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LONDON – The U.K. government renewed the country’s commitment to its film tax credit system to the end of 2015 paving the way to continue to attract studio backed projects such as Skyfall, the latest James Bond adventure being directed by Sam Mendes and Universal Pictures’ Snow White and The Huntsman, starring Kristen Stewart and Charlize Theron, to shoot here.
The government hopes the system will enable the studio facilities and movie industry to remain competitive in attracting overseas productions to British shores.
British Prime Minister David Cameron said: “The film tax relief will be extended to the end of 2015 guaranteeing hundreds of millions of pounds of support for the British film industry.”
Cameron’s commitment to the movie tax support came during a speech on export and growth delivered at the BFI Imax theater in central London.
Industry analysts and producers are united in the opinion that the tax credit system, which allows productions to enjoy tax breaks on U.K. production spend is “vital” in keeping Britain competitive.
In 2010, according to figures originally compiled by the now defunct U.K. Film Council, the tax system helped corral more than £330 million ($460 million) in overseas investment into the economy.
Inward investment levels – largely monies being spent by U.S. studio backed projects – hit a record breaking $1.48 billion by the end of 2010, up 15 percent over 2009.
Movies included Harry Potter and the Deathly Hallows Part Two, Captain America: The First Avenger, Pirates of the Caribbean: On Stranger Tides and Hugo Cabret.
Tax and accountancy giant RSM Tenon, a leading practitioner in advising U.S. studios and indie producers alike, thinks the government move to extend to 2015 will provide a fillip to the movie sector.
RSM Tenon’s John Graydon described Cameron’s declaration as “great news” for the industry.
“It demonstrates the government’s commitment to encouraging film production in the UK and provides filmmakers with certainty going forward,” Graydon said.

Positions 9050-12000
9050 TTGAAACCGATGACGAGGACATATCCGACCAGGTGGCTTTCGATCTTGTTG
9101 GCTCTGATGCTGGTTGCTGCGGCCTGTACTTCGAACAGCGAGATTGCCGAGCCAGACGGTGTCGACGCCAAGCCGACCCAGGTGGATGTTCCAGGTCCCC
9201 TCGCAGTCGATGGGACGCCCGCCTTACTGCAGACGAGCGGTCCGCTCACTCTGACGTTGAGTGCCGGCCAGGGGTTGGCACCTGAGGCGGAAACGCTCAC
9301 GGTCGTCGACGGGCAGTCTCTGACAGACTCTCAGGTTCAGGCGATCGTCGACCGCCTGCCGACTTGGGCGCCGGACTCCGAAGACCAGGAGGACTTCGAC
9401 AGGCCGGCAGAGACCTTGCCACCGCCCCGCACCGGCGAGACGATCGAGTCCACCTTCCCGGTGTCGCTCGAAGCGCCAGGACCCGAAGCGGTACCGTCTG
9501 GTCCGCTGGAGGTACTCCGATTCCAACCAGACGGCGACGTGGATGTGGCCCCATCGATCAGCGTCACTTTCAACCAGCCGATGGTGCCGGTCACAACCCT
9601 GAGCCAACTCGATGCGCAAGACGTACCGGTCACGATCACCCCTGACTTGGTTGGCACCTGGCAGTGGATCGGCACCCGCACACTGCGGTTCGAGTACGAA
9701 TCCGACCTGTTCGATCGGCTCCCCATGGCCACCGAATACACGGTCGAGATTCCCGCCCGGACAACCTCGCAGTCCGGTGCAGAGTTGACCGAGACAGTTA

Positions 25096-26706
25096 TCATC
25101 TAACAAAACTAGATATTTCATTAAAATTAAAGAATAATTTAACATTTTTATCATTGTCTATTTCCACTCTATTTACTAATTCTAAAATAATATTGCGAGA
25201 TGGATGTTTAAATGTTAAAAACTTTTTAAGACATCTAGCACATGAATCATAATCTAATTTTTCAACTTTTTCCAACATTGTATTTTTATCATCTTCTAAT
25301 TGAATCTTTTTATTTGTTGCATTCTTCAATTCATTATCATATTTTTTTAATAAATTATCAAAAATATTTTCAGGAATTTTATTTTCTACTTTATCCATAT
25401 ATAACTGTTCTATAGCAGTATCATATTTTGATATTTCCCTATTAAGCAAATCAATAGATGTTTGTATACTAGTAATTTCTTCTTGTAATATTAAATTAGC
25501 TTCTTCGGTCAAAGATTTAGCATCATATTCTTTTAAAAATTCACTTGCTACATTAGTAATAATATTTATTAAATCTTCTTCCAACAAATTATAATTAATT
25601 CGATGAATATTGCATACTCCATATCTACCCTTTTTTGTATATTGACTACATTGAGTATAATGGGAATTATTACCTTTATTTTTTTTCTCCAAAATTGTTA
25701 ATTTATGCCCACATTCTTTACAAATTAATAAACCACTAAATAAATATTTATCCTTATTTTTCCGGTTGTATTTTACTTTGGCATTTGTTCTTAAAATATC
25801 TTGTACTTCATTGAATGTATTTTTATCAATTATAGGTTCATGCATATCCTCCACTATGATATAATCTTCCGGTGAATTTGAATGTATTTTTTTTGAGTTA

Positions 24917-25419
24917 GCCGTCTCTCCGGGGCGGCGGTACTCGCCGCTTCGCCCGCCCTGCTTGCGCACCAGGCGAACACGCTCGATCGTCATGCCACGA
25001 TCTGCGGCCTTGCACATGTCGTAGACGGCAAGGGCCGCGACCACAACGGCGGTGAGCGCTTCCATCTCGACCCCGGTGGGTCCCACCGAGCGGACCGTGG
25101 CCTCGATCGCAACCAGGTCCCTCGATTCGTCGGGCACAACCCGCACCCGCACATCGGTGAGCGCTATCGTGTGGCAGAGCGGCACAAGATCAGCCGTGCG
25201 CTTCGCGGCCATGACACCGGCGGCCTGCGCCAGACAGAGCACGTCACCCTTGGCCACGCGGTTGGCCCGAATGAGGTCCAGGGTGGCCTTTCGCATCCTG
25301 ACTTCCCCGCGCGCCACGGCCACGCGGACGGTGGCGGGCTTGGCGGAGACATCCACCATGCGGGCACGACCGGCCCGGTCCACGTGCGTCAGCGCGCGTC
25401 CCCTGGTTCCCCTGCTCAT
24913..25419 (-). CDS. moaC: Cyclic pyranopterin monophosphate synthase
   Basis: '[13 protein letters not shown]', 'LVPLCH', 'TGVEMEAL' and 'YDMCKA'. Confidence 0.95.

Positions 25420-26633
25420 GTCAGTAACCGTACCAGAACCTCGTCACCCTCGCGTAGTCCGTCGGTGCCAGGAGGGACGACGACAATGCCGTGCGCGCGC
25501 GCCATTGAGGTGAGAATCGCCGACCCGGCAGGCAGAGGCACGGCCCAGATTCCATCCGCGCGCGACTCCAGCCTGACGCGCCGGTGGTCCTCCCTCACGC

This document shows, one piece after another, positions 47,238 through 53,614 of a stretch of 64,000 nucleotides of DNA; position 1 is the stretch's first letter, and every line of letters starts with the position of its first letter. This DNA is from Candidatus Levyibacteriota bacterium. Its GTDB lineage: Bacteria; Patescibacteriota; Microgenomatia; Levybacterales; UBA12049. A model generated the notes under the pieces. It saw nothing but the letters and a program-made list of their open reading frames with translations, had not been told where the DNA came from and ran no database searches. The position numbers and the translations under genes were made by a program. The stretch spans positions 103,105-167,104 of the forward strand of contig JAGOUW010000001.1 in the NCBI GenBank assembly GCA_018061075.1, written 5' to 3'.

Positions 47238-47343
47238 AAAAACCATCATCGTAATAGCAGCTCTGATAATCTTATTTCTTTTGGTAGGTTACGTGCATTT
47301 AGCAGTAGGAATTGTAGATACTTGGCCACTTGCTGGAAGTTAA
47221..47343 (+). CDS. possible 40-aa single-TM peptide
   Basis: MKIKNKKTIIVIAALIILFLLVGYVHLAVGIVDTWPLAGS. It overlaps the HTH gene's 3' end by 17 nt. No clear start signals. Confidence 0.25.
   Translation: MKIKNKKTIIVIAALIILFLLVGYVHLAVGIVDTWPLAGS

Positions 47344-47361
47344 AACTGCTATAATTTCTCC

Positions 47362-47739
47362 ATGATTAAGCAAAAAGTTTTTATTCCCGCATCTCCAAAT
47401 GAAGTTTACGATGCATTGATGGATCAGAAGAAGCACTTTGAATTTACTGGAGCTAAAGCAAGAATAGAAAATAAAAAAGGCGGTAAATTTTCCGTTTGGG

Cameron also noted the British Film Institute’s move to launch a £200,000 cashpool to help U.K. films maximize their commercial potential in the international marketplace.
The Film Export Fund aims to enhance export opportunities for British films selected to appear at key international film festivals, helping to ensure home grown talent remains firmly in the spotlight on the world stage.
Cameron said: “I’m delighted to learn that the BFI has this week set up a £200,000 export fund to help British film companies to sell their films abroad.”
British Film Commission chair Iain Smith described the government’s move as “fantastic news” for movie-makers.
“Not only does it demonstrate the Government understands the vital role thatthe art and business of film-making plays in our economic and cultural landscape, but it also ensures the U.K. can maintain its global competitiveness,” Smith said. “It puts a level of stability in place which allows us as the BFC, with our international partners, to continue to drive the industry forward and grow and develop the film industry in this country.”
Film London and BFC chief executive Adrian Wootton noted how crucial the tax credit system is.
Wootton said: “This support from the government gives us continuity and a fantastic foundation, which in turn allows us to aggressively market our world-class talent, facilities and locations across the globe.”
Josh Berger, president and managing director, Warner Bros. U.K. said: “For almost 90 years, Warner Bros. has been investing in U.K. film production and the U.K. film industry’s outstanding creative talent. In the last year alone, we’ve produced six major feature films here, released the final film in the U.K.-produced Harry Potter movie series and committed £100 million to create our permanent production home, Warner Bros. Studios Leavesden, which will open in summer 2012. We welcome the Government’s expression of support for the U.K. film industry through its renewal of the film tax credit.”
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